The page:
Computer Business Review

How IBM plans to save the Amazon rainforest

by Amy-jo Crowley| 19 August 2014

The firm’s Corporate Service Corps partners with the Nature Conservancy.

IBM has partnered with The Nature Conservancy (TNS) to help save the Amazon rainforest.

Through its non-profit Corporate Service Corps (CSC) programme, IBM is helping TNC to establish land-ownership records, monitor land use and stop illegal deforestation in the Brazilian Amazon.

The CSM programme, launched in 2008, aims to provide IBM employees with leadership skills and assistance to local governments and NGOs in emerging markets.

IBM writer Steve Hamm said in a blog post: "TNC's Municipal Environmental Portal (PAM) has been used by a handful of Brazilian municipalities in a pilot phase to track land ownership.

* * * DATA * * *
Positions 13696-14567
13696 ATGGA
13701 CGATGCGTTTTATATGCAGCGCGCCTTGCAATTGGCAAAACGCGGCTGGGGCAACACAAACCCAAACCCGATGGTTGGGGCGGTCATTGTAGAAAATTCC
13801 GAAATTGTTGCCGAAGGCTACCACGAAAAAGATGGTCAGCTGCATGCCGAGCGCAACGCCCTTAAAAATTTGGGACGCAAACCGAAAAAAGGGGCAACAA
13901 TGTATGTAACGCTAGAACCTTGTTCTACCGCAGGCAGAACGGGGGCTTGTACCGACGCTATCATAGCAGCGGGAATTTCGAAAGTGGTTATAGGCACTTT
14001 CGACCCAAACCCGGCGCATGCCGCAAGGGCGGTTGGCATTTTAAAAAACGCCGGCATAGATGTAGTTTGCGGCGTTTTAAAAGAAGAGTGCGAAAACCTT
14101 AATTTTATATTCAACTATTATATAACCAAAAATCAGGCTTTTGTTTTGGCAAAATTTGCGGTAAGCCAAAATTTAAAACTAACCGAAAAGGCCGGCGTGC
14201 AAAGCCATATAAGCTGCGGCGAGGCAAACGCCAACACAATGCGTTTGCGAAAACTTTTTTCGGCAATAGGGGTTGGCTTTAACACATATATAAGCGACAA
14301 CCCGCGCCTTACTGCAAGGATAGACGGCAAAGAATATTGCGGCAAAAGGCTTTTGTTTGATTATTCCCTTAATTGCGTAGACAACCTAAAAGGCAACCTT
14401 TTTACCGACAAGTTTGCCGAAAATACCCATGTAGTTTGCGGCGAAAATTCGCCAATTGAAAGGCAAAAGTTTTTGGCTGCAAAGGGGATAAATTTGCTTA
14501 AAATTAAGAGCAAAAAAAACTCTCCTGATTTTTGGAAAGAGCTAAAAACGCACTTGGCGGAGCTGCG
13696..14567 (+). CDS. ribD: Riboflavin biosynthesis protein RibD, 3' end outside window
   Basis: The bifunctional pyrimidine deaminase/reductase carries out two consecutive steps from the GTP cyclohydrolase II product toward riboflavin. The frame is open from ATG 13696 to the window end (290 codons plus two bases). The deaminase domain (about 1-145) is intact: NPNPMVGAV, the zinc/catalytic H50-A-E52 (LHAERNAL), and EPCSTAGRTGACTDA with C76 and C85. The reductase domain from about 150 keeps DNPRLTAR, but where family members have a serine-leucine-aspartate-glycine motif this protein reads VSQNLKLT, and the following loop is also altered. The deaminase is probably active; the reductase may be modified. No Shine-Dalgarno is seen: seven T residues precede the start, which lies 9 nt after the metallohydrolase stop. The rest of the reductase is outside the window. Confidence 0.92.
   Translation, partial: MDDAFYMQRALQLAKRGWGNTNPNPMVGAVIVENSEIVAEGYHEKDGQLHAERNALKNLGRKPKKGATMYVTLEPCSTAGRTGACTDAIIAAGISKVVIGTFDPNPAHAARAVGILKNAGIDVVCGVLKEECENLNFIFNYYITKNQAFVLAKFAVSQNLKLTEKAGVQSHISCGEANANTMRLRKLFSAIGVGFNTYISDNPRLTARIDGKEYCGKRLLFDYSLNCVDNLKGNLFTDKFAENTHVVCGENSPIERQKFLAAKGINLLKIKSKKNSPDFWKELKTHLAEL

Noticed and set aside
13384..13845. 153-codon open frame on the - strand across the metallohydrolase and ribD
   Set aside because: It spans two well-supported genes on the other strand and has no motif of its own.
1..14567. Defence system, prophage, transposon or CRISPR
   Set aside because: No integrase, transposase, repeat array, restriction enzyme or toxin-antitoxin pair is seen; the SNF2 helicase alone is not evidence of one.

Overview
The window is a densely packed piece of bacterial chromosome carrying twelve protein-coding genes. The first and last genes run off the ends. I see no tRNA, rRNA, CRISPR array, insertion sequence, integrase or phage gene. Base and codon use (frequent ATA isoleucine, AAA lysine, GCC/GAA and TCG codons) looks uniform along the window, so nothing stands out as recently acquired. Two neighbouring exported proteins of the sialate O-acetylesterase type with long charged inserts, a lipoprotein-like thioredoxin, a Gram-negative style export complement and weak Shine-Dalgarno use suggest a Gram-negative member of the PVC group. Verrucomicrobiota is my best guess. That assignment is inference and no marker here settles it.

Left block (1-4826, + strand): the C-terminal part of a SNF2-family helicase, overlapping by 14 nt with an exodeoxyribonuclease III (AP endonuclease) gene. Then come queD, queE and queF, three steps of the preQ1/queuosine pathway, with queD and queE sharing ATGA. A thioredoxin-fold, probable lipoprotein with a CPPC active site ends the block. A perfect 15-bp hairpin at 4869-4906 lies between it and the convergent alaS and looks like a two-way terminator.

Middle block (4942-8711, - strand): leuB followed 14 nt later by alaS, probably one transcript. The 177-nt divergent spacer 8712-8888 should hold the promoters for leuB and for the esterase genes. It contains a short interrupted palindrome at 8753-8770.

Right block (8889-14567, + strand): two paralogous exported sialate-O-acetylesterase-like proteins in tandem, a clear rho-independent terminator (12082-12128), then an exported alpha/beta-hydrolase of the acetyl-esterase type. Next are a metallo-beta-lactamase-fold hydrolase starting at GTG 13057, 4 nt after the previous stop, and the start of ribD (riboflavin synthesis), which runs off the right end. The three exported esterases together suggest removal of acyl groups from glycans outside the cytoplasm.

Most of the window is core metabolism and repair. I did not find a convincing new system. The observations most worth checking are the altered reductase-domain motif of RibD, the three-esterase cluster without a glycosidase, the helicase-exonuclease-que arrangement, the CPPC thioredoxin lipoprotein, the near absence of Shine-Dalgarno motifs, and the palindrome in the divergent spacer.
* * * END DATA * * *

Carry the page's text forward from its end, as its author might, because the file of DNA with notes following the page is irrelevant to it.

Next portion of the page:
"Now the organisation wants to expand its capabilities and broaden its use -- potentially to more than 100 municipalities in Brazil's Amazon region."

IBM, which last week acquired cloud firm Lighthouse Security Group, said it plans to send 10 employees from its CSC programme to help advance PAM's capabilities and extend its use to more than 100 municipalities in Brazil's Amazon region.

The partnership comes as deforestation becomes a problem in the Amazon River basin, with nearly 20% of the Amazon rainforest having been cut down in the past 40 years, according to the latest IBM reports.

Stanley Litow, VP for IBM Corporate Citizenship & Corporate Affairs, said: "This partnership with The Nature Conservancy provides an opportunity for IBM to exert environmental leadership on the ground that will balance the need for economic growth with the need to provide sustainable performance in the environmental space."

Henry Paulson Jr, the former US Treasury secretary and co-chairman of the Latin American Conservation Council, added: "We can't solve these big problems unless we have governments working with business, working with NGOs. It takes all three to be successful."

Source: Company Press Release

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